Cultural competence

What does cultural competence mean at Paper Giant?

Cultural competence is a set of behaviours, attitudes, and policies that enable people to work safely and respectfully in cross-cultural situations. We are committed to continually exploring what cultural competence means for our team and the organisation as a whole.

Two people standing next to a poster that shows 6 principles for cultural safety.
A photo taken during the co-design workshop showing a table with photos, post-it notes, pens and people's hands gesturing whilst they discuss ideas and thoughts.

Photos of a cultural safety workshop run together with Co-Health


Photos of a cultural safety workshop run together with Co-Health


Cultural competence is reflective.

Cultural competence means acknowledging yourself (and your group) as a bearer of culture, where the culturally informed assumptions and behaviours you bring to any given situation may be beneficial or harmful to others. It is also important to understand and acknowledge that structural inequalities and power differences create barriers for participation in many different situations.

For our work, this means identifying our own assumptions, and then working to understand and challenge the power dynamics inherent to any interaction we have–with each other, with our clients, and with the communities we work with.


Cultural competence is intersectional.

To work towards cultural competence means taking an expansive approach to culture and the intersecting axes of identity—encompassing race, gender, sexual orientation, socio-economic background, disability, lived experience of addiction, mental or physical ill-health, education, age, generational difference and so on. This does not mean simply learning about “others”. Rather, the onus is on us to acknowledge our individual and collective positions in the world within these axes of identity and power, and how this can shape the interactions we have with others.

As practitioners, this means being open and honest about our individual and collective privileges and experiences, and the experiences of others.


Cultural competence is about impact, not intention.

Working in a culturally competent way means that we must proactively consider, challenge, ask, and reflect on situations and intentions we perceive as neutral or positive—as they may not be for everybody.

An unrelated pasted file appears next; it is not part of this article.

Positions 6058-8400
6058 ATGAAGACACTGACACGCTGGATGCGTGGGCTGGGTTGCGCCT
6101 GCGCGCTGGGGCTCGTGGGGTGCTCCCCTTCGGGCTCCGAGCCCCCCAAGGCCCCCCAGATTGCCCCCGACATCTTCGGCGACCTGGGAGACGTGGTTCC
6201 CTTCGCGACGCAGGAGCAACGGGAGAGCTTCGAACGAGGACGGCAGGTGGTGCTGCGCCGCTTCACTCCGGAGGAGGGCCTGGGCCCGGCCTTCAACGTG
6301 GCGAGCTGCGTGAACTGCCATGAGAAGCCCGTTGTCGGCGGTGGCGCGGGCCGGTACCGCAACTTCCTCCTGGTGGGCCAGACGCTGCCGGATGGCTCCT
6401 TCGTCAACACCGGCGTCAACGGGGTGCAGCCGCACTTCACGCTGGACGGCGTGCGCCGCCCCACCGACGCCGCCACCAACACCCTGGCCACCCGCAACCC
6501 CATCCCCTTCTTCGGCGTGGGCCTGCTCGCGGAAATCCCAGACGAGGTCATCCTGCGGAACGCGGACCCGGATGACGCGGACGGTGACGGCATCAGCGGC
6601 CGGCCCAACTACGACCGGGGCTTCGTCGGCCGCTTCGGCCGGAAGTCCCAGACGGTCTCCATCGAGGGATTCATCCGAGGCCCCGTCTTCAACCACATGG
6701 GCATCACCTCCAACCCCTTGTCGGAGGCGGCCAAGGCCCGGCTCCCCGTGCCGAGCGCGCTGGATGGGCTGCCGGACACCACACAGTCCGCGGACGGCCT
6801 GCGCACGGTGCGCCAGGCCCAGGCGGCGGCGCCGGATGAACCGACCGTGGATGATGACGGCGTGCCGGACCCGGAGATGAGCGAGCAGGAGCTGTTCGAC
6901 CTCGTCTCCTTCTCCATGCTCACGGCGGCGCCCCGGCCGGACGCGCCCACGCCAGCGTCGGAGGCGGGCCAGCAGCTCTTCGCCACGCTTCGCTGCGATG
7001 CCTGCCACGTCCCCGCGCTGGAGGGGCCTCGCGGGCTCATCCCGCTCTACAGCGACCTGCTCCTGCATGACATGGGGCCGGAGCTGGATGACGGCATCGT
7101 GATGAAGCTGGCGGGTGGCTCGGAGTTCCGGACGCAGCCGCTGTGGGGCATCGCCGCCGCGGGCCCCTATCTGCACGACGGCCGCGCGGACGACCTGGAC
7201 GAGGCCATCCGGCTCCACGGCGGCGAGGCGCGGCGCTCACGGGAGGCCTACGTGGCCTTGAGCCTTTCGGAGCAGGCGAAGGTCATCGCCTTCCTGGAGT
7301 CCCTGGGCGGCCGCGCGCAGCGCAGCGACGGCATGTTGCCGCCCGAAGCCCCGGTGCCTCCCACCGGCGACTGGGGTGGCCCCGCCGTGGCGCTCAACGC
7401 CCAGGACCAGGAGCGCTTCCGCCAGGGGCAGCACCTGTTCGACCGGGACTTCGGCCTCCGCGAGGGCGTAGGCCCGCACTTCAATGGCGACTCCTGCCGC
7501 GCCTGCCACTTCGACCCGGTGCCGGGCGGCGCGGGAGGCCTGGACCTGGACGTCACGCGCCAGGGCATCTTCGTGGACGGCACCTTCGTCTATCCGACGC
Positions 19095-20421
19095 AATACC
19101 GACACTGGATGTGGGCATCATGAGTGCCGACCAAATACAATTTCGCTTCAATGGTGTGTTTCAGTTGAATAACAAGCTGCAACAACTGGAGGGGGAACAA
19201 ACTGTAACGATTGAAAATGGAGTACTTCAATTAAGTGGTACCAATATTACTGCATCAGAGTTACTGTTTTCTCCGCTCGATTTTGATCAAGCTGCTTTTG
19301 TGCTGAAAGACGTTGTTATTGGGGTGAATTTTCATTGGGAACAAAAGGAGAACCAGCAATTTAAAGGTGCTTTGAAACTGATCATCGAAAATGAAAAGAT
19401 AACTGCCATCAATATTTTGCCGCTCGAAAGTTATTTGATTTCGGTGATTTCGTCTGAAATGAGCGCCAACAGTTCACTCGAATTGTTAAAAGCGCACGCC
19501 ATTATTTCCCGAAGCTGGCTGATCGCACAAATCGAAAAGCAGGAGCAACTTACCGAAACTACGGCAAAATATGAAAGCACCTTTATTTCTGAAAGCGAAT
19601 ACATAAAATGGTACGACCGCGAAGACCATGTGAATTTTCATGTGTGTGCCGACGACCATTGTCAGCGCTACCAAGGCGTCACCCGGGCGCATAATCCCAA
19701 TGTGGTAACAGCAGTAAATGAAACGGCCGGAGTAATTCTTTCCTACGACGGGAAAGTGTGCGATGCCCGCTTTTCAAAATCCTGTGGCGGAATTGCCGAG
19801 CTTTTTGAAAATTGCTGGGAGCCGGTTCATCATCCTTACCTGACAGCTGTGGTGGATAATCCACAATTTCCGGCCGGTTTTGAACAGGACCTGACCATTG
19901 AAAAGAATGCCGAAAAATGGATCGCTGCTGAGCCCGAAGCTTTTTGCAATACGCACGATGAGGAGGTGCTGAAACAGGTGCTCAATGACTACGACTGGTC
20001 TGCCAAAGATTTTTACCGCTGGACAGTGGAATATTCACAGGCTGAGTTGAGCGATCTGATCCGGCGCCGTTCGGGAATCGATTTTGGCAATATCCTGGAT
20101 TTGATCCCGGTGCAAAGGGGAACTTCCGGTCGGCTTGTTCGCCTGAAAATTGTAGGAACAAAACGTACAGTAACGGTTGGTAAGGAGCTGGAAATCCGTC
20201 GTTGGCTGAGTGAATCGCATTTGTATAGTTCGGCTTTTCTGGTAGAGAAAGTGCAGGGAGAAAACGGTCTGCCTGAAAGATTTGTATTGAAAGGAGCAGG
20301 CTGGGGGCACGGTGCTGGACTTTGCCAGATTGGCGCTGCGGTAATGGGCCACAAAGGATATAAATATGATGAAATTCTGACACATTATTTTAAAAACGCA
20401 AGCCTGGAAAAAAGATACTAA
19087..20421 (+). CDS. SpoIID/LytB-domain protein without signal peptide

This means evaluating, reflecting on, and improving upon our efforts, and challenging the histories, ideologies and assumptions that shape our understanding of ‘good’ work.


Cultural competence is ongoing.

There is more to cultural competence than achieving a goal or ticking a box. It is both a way of working that requires constant reflection, and something to work towards that requires ongoing reassessment.

For the studio, this means continuing to focus on cultural competence, and to make space for whole-of-team discussions, learning opportunities and reflection.


Cultural competence is one part of the picture.

Cultural competence is supported by cultural awareness—an understanding of other cultures, knowledges and identities, and the histories of interaction between them. Cultural competence is a pathway to cultural safety—a space of safety for all people to be themselves without assault, challenge or denial to their identity.

At Paper Giant, we are committed to working on our cultural competence across rituals and team activities, including dedicated professional development and a fortnightly cultural competence practice group.

As part of this ongoing cultural competence work, we have a diversity and inclusion commitment statement which speaks to what we expect from our founders, team, contractors, clients, and the people we engage with.

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Paper Giant

Paper Giant acknowledges the Wurundjeri and Boonwurrung people of the Kulin nation, and the Ngunnawal people as the Traditional Owners of the lands on which our offices are located, and the Traditional Owners of Country on which we meet and work throughout Australia.

We recognise that sovereignty over the land has never been ceded, and pay our respects to Elders past, present and emerging. Aboriginal and Torres Strait Islander people are advised that this website may contain images and voices of deceased people.